Posts from April 2011

Flying to Green T2 Terminal in San Francisco where Virgin America gives Locavores their Fill

Tuesday is Green Day and since I am flying east to west coast very early courtesy of Virgin America on Thursday morning (April 28) from New York JFK to SFO (San Francisco International Airport) Terminal 2 or T2 which reopened after getting more than a fresh coat of paint, I thought I had to check SFO T2 green creds.

I could start by saying that Jerry Brown was there with Richard Branson for the ribbon cutting ceremony. It would fall short.

I swear I would have taken the train cross country just to be there for Hospice du Rhone in Paso Robles yet Amtrak did not call me.

They even seem to make it hard on you if you happened to fly into San Francisco and want to go to Paso Robles to use their services if the only option is bus service. Some train travel is requested.

Does Caltrain travel from the airport (SFO) to San Francisco qualify?

Maybe I should ask Pere Ubu?

T2Experience-v2

Getting back to T2, here are some of its green attributes as spelled out by Virgin America:

SFO’s Terminal 2 renovation project focused on sustainability, giving you a new terminal that’s as green as it is beautiful. Check out T2’s sustainable design features:

LEED Gold Certification – The T2 Renovation Project is projected to achieve Gold Certification under the US Green Building Council’s Leadership in Energy and Environmental Design (LEED) program. The innovative sustainable elements will reduce greenhouse gas emissions by an estimated 1,667 tons per year.

Waste Reduction Program – Contractors recycled an impressive 90% of construction and demolition debris. Ongoing source separation of all recyclable solid waste will enable the attainment of 75% recycling by 2010 and 90% recycling by 2020.

Greenhouse Gas Mitigation Initiatives – T2’s design includes a number of measures to reduce the carbon footprint of the terminal, including Preconditioned (PC) Air and power supply to all aircraft, energy efficient lighting and efficient machinery, and reuse of substantial portions of the existing building.

Food offerings at Terminal 2 skip the fast/junk food syndrome and instead put the accent on fresh, local food, sustainable products and local talent including Acme Bread Company, Kara's Cupcakes, Equator Coffee, Cowgirl Creamery.

Paolo Luchesi gave a quick tour of food options in Now Open: SFO Terminal 2 (Inside Scoop SF, April 14)

I will share more details on food difference after I check it first hand.

I will be a guest of Virgin America on my trip from JFK to SFO and back.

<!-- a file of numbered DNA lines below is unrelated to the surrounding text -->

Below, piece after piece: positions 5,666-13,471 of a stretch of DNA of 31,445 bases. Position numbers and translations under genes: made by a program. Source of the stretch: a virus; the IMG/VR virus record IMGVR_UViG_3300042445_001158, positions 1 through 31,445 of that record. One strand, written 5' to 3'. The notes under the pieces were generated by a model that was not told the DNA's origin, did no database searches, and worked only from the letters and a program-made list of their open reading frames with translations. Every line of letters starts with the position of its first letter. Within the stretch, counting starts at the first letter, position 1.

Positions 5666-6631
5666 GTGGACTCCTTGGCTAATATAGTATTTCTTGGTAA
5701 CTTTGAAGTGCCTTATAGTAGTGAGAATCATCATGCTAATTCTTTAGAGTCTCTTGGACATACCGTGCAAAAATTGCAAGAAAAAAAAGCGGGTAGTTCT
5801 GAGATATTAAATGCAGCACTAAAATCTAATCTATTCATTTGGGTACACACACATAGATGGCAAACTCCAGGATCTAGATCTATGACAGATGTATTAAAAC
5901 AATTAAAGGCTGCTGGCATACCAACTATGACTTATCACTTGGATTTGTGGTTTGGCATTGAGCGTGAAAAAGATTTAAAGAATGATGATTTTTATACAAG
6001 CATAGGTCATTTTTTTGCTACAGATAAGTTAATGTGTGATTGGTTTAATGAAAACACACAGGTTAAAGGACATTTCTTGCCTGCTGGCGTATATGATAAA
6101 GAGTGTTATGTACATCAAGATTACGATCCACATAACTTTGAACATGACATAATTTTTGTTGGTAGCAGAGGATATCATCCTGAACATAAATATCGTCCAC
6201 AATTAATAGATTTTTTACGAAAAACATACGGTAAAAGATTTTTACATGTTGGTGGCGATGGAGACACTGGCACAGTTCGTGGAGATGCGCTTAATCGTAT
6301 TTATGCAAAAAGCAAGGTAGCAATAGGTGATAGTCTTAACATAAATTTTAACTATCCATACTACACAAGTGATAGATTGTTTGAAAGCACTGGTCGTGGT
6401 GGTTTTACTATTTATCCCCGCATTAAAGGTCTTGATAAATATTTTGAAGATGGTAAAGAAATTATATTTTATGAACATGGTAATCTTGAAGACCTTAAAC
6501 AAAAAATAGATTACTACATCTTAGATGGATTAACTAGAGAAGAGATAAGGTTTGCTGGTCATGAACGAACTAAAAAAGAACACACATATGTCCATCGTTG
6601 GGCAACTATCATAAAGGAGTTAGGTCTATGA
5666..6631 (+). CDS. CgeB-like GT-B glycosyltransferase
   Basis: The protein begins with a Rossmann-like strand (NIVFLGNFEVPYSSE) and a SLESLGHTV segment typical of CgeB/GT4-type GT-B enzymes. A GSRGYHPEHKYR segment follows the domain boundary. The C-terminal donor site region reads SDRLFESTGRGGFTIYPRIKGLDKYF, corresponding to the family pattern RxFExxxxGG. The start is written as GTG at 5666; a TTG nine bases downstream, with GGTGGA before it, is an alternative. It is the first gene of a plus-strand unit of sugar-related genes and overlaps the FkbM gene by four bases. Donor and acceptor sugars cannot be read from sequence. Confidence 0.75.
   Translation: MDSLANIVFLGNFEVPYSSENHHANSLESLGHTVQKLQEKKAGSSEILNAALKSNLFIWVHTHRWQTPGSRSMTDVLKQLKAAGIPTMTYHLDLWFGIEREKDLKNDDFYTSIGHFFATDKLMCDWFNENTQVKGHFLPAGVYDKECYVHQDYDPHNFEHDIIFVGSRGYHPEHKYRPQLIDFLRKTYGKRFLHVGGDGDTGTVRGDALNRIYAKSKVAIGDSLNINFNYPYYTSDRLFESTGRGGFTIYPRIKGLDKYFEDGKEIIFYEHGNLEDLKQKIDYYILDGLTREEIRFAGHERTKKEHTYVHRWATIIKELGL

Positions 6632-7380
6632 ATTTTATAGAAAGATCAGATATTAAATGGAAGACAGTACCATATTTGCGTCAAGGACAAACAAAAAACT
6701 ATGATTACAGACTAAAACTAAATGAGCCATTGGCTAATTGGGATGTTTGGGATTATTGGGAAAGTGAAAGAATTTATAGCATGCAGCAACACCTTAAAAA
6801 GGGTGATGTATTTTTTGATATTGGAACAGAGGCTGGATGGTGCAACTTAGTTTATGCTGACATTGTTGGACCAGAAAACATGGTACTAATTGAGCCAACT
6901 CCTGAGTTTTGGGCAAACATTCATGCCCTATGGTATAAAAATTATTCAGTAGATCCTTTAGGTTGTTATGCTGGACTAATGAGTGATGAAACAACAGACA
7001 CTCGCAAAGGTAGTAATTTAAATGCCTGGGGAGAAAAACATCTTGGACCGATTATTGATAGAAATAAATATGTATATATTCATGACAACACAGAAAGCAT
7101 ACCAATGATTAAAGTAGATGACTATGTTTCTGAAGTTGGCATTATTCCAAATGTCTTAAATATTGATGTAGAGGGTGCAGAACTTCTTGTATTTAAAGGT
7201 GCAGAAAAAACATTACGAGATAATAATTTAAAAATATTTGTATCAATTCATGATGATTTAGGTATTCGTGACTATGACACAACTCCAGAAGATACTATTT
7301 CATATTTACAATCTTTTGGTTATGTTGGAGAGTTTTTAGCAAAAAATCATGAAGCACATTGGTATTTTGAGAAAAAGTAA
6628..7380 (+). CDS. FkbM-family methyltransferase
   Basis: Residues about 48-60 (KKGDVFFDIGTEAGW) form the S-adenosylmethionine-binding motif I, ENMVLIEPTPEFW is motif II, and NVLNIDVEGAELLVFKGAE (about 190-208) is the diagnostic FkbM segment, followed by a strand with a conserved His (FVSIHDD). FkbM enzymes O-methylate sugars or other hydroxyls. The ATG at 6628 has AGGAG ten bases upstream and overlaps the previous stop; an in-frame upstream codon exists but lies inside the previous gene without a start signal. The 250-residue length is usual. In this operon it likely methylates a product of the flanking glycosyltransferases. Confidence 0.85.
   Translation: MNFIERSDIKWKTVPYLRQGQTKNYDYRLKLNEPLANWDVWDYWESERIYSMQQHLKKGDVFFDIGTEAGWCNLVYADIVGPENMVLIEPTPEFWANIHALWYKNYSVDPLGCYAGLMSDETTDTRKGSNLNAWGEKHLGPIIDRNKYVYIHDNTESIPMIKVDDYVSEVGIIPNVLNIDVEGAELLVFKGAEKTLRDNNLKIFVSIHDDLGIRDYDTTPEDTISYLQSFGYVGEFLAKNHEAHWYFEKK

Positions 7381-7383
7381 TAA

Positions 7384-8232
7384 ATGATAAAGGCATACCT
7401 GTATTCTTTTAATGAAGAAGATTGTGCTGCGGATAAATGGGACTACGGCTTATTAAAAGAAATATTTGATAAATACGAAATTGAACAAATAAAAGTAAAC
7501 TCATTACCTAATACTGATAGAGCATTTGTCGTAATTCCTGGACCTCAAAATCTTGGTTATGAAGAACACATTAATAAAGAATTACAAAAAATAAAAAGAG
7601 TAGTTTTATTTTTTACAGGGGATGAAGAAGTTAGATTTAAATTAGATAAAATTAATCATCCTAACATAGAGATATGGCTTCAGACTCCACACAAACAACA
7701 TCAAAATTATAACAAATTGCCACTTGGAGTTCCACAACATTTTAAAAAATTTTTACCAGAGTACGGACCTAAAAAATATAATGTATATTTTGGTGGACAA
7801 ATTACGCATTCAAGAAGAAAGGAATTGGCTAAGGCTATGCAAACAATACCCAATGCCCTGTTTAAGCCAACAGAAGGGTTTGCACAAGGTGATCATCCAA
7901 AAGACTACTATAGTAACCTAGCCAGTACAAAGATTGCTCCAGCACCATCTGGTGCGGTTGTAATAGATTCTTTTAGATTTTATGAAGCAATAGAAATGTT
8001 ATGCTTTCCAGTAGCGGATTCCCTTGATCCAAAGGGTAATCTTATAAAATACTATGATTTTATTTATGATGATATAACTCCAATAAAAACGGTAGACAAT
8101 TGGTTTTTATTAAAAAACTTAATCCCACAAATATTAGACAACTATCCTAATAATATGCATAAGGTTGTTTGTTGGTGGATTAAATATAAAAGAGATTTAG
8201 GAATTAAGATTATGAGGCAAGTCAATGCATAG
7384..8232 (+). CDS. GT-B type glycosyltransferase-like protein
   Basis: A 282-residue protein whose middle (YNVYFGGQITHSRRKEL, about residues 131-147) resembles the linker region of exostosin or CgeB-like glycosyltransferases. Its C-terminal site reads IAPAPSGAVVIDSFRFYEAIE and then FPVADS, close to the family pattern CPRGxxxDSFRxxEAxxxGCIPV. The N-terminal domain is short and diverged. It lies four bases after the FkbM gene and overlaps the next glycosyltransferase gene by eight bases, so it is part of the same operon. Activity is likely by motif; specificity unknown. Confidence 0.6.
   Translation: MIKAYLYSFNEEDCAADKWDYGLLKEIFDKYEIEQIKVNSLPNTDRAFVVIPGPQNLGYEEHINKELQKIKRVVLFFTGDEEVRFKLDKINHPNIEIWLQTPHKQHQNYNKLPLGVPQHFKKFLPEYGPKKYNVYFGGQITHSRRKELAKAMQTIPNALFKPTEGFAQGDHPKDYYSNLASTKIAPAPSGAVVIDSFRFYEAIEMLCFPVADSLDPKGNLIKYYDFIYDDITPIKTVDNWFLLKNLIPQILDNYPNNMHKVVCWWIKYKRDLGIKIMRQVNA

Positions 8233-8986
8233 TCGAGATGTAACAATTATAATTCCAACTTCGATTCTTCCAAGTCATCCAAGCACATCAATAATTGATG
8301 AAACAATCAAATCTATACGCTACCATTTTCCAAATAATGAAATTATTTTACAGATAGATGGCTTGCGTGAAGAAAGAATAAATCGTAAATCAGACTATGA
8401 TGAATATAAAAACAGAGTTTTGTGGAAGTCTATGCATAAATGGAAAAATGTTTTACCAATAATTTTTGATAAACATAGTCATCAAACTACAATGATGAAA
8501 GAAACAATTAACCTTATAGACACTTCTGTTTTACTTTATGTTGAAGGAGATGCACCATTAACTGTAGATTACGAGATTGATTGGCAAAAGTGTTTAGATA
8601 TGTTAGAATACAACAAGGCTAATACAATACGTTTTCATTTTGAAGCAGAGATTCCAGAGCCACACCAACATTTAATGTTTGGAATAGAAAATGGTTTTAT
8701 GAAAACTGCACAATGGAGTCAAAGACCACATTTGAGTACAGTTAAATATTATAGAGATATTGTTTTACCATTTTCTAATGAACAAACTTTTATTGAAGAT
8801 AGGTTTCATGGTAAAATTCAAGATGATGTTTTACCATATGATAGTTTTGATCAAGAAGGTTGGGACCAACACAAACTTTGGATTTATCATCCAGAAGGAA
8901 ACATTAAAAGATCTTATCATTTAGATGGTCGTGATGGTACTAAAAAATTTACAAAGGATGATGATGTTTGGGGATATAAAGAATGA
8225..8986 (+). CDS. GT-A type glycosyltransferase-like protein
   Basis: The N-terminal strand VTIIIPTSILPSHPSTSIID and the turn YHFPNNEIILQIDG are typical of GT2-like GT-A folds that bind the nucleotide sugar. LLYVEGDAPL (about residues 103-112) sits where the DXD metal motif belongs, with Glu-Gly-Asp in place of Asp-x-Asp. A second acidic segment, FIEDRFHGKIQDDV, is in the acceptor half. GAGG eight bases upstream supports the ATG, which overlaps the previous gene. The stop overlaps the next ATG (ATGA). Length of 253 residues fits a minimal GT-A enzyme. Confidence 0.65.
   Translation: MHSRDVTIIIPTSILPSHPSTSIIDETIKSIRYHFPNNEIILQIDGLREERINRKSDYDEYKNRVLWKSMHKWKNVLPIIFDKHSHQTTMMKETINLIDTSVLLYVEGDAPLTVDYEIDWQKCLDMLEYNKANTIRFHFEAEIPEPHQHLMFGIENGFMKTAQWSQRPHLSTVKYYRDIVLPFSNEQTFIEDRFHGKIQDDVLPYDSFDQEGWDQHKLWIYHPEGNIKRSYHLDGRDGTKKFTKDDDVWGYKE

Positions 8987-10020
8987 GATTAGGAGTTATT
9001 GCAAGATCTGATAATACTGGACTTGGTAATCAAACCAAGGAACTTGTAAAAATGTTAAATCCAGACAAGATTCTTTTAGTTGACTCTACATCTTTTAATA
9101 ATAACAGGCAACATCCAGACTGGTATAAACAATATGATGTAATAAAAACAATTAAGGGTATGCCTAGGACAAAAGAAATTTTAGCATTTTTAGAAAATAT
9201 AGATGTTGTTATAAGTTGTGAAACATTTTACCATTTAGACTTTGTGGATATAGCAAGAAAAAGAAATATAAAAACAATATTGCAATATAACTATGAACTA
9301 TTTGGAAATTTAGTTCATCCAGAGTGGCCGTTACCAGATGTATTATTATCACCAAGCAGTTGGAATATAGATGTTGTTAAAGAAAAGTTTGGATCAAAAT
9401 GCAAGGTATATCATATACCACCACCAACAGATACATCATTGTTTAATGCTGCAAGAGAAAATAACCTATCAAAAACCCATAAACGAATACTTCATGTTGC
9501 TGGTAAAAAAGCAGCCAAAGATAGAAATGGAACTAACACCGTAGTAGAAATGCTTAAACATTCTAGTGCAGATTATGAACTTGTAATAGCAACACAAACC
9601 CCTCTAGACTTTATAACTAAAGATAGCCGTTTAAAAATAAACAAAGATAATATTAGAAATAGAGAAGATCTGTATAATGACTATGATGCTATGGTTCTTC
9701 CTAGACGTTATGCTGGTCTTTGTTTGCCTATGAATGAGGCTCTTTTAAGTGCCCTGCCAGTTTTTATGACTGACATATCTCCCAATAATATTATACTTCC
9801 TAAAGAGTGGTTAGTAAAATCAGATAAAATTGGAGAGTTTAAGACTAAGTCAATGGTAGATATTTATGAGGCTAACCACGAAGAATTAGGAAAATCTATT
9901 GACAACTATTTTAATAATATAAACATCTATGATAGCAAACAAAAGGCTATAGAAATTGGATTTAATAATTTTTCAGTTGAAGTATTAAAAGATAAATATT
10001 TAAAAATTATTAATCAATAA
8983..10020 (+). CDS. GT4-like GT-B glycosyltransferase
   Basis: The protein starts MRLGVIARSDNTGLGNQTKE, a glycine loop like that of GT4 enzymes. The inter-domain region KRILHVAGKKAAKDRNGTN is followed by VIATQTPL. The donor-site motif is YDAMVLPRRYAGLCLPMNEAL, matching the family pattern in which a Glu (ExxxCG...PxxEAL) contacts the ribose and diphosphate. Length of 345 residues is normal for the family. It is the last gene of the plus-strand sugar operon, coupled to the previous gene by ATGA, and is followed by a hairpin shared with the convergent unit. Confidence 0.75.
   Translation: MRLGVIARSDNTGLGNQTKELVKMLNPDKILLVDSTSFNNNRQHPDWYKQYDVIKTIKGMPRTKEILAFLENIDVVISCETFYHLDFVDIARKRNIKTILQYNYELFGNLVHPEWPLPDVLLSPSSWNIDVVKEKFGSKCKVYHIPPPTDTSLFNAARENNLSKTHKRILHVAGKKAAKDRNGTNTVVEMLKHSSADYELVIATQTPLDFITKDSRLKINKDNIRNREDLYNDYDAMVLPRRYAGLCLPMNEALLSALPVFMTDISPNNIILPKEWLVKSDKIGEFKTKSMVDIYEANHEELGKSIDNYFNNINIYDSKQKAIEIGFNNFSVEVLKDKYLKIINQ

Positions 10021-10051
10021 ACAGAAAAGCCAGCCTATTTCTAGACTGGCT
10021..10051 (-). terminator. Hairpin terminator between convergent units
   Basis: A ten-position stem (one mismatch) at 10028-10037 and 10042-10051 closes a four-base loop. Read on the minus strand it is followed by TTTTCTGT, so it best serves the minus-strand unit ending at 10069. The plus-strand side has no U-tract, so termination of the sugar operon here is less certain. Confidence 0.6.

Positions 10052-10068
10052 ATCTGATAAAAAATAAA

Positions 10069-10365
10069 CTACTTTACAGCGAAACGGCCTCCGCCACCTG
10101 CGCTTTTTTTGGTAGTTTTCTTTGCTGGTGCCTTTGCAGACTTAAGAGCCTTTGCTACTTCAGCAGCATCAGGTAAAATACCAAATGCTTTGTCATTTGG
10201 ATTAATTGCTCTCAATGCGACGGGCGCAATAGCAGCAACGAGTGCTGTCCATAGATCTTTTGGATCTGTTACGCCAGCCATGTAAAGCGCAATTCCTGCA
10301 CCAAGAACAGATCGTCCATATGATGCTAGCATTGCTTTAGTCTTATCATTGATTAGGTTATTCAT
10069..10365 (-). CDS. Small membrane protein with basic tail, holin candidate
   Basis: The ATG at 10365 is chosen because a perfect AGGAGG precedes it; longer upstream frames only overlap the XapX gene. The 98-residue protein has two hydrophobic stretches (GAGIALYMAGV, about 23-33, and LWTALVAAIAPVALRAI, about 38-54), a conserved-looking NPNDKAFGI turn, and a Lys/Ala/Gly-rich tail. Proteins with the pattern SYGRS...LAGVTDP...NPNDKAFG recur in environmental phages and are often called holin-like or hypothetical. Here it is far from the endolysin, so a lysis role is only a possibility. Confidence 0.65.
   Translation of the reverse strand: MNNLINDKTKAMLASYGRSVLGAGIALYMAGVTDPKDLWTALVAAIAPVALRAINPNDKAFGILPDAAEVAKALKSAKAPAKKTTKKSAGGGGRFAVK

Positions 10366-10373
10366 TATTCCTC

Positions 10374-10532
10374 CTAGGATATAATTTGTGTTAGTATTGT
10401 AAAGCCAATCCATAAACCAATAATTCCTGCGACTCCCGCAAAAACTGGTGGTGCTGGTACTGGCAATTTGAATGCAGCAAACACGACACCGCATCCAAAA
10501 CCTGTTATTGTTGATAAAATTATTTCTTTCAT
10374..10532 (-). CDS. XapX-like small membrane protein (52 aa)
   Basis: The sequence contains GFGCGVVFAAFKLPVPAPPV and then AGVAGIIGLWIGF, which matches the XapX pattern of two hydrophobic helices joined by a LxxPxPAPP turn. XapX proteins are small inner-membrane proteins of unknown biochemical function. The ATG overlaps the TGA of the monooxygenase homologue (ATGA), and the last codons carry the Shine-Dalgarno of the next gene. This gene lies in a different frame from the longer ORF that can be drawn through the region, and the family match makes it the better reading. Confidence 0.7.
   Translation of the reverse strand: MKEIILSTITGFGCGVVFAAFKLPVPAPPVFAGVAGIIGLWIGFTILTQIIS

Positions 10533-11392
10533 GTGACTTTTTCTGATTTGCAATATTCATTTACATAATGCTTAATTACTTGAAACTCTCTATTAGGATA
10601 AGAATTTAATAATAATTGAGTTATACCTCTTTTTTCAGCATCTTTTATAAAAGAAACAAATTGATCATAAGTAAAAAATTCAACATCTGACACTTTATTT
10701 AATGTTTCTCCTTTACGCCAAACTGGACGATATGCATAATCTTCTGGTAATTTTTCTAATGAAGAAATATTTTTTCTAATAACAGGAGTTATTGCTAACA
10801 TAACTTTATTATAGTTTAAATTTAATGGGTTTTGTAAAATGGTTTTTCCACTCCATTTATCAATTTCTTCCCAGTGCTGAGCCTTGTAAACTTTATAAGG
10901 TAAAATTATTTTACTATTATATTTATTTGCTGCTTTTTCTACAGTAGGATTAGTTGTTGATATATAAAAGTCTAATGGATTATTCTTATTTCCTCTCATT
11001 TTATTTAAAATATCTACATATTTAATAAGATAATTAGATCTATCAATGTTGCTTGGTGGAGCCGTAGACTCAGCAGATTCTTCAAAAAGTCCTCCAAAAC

How green is my travel for Green Day # 174

Previously: Smart Move, The New Motion offers Electric Car Eco-System in Holland


Chestnut Cake Alla Pistoiese Recipe, 4 Steps, 1 Hour, Serves 8, from 'Tuscany' (Phaidon)

The 'Tuscany' book contest is now officially closed as we have 2 winners.

As a consolation prize for those of you who came close but not enough to winning Tuscany (Phaidon Press), here is a dessert excerpted from this winning tome, created by the Silver Spoon kitchen.

Castagnaccio Alla Pistoiese Pistoian-Style Chestnut Cake

Preparation time: 20 minutes

Cooking time: 40 minutes

Serves: 6-8

Ingredients:

50g (scant ½ cup) raisins

3 tablespoons olive oil, plus extra for blushing

600g (51/4 cups) very fresh chestnut flour

1 teaspoon salt

100g (scant 1 cup) pine nuts

100g (scant 1 cup) shelled walnuts, coarsely chopped

1 small sprig rosemary

Castagnaccio alla Pistoiese

Instructions:

1) Put the raisins into a bowl, pour in warm water to cover and let soak for 15 minutes, until plumped up. Drain, squeeze out the excess liquid and pat dry with paper towels.

2) Preheat the oven to 220C/425F/Gas Mark 7. Brush a 30-cm (12 –inch) round cake pan with about 3 table-spoons oil.

3) Sift the chestnut flour into a bowl and gradually stir in about 900ml (3 ¾ cups) water to make a smooth batter. Stir in the salt, pine nuts and raisins and mix well. Pour the mixture into the prepared pan  and sprinkle with the walnuts and a few rosemary needles.

4) Drizzle with the oil, put the pan on a baking sheet and bake for 40 minutes, until the top is golden and the surface is cracked. Remove the pan from the oven and let cool slightly, then serve.

(* Castagnaccio Alla Pistoiese Pistoian-Style Chestnut Cake recipe and photo from Tuscany (May 2011, $39.95) reproduced by permission of the publisher Phaidon Press)


Floral to Caramelized, Flavor Wheel and Paso Robles Most Common Wine Varieties

In the run up to my visit to California for Hospice du Rhone (April 28-30), I was curious to see which Rhone varieties where most common in the area and visited Paso Robles Wine Country Alliance to find out.

Out of the 7 most commonly grown in Paso Robles, 3 have Rhone roots, Roussanne, Viognier (for whites) and Syrah (for red).

Under Varietals Produced, the Alliance reproduces a flavor wheel (below) created by American Wine Society.

Aromawheel

They also list some of the attributes specific to each Rhone variety:

Syrah - blackberry, white pepper, black pepper, smoky, tar, blueberry, violets, roasted game, leather and dried herbs.

Viognier - peach, apricot, citrus blossom, floral, wet stone, honeysuckle and sweet spice.

Roussanne - honey, lemon-lime, floral, apricot, corn, pear, allspice and lanolin.

Honey falls in the 'Caramelized' sphere while Violet and Floral of course belong squarely in 'Floral'.

Maybe sommeliers should not push 'lanolin' or 'roasted game' too much.

When we meet at Hospice du Rhone, I will ask Condrieu producer Francois Villard what he would add or retract to these.